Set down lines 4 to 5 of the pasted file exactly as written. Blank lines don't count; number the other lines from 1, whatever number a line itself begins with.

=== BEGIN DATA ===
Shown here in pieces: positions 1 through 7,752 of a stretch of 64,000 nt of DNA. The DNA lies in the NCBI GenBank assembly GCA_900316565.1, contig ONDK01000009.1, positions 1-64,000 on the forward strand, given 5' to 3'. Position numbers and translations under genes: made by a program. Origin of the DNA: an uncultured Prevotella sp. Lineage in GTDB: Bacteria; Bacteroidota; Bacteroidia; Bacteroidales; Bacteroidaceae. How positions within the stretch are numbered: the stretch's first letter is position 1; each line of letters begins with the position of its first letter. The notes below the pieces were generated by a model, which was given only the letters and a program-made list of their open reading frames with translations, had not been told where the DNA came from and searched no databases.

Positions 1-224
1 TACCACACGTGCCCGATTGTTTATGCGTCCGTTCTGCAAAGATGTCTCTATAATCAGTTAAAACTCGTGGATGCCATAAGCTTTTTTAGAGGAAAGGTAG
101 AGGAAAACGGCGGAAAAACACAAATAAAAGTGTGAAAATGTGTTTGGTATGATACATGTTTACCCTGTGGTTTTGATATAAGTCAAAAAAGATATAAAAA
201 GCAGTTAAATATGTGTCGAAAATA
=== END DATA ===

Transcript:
101 AGGAAAACGGCGGAAAAACACAAATAAAAGTGTGAAAATGTGTTTGGTATGATACATGTTTACCCTGTGGTTTTGATATAAGTCAAAAAAGATATAAAAA
201 GCAGTTAAATATGTGTCGAAAATA